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Getting a Job

According to one estimate, an average working person would change jobs at least seven times in his or her lifetime. These changes are significant but difficult transitions that a person can undergo, especially if it involves relocations and emotional stress. Whether you are looking for your first job, returning to the job market after a hiatus, or transitioning from one career to another, finding a job mainly involve two factors, namely, knowing your qualifications and understanding the job market. Here are some tips on how you are going to proceed assuming that already know what career path you want to take.

Part I:Marketing your credentials

Step 1: Revise your resume

Your resume is your sale pamphlet and catalog. It will inform your potential buyers about what you are selling. A good resume will highlight all your positive points that a potential employer would want. Hence, it is crucial that you customize your resume based on the requirements of the position you are applying for. You should only include the essential information. If dancing the tango, for instance, is irrelevant then do not include it in your resume as part of your skills.

You should also consider the following:

Be always factual when stating information in resume. It must be something verifiable. You may emphasize certain points and downplay other points but never lie in your resume just to impress your prospective employer. A serious lie may bite you.

Be consistent in using active verbs to emphasize your job experiences and qualifications. Active verbs are action verbs used in active form. This means that the subject of the sentence is the doer of the action. For example, instead of saying ?The project was assigned to me,? you should say ?I accomplished the project assigned to me.?

Always proofread before and after printing your resume. Never submit a resume that you have not re-read at least twice. Better yet, have someone who is good in grammar proofread it. You might have missed a comma or misspelled a word. This may seem trivial but it could mean the difference of you being invited for an interview or your resume being thrown to the recycle bin. Appearance or formatting is also equally important. As a common practice, you should use simple or classic font such as Times New Roman, Arial or Bevan. Use black ink on white paper and provide wide margins on each side of about one inch. Minimize the use of bold or italic lettering. You may use bold or italic for section headings or to emphasize your name and contact information.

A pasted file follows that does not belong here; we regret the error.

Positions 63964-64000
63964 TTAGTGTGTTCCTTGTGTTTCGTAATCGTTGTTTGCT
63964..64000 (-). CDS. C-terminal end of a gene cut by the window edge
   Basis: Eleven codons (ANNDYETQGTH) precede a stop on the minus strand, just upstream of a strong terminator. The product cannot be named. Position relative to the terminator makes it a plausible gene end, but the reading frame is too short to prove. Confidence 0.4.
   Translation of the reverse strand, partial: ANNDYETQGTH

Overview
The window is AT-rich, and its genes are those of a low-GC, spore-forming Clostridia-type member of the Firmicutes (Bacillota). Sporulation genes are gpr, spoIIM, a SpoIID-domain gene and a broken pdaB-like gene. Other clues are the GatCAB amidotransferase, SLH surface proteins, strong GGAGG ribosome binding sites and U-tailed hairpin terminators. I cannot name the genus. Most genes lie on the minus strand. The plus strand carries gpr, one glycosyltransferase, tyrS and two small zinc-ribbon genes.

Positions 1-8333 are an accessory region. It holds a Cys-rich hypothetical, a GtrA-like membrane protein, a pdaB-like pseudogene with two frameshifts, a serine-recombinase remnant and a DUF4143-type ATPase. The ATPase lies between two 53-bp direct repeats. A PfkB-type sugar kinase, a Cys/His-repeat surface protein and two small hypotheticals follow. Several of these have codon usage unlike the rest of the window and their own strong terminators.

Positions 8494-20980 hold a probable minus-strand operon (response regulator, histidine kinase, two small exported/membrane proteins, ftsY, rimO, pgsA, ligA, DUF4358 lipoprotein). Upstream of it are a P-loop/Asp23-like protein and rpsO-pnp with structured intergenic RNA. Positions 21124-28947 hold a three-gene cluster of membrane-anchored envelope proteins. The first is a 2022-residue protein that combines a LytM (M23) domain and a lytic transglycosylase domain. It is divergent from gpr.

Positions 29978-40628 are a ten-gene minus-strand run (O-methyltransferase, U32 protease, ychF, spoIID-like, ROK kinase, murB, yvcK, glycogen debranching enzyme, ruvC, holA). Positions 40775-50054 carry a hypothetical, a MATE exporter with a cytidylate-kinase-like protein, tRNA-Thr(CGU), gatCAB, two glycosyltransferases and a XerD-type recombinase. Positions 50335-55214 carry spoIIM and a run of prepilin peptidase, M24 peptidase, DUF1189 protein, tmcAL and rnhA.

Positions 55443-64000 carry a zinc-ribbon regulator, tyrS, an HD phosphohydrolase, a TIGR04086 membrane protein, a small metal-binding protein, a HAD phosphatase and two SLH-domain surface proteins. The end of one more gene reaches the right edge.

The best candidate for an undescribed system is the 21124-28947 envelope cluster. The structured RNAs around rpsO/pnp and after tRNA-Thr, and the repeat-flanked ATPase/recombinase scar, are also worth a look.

Step 2: Develop your personal elevator pitch.

An elevator pitch is a statement which provides concise and simple summary that defines a person or product and its value proposition. It should not take more than two minutes. One of the most common question during an interview is the seemingly generic introductory question ?Tell me about yourself.? This is actually a specific question with expected specific answer. It is not a question that is asking you to narrate your biography from childhood but rather trying to extract information about your qualifications and how you are going to fit to the company. It is best if you already have a formula or template answer that you can memorize or customize when necessary. This will save you a lot of time during an interview.

Step 3: Create a list of new work-related skills you would like to learn.

You can read books, attend conferences or go back to school and enroll in a formal course (vocational or degree course). Your current employer or a prospective employer will be please about your interest to continually improve your knowledge and skills in the particular industry that you have chosen.

Below is a list of some work-related skills that employers would want job seekers to have. These are not only important in terms of landing a job but also equally important in keeping a job.

Logical thinking and information handling — This refers to the aptitude in handling and organizing information in a manner that is useful. It is related to problem solving because the right information is needed to solve specific problems. The ability to find the right information is also integral in problem-solving skills.

Technology-related skills — Virtually all office-based jobs require some level of computer skills. Others require more advanced knowledge in programming and web development. Technological know-how also refers to the competency in using and maintaining other types of machines such as robotics or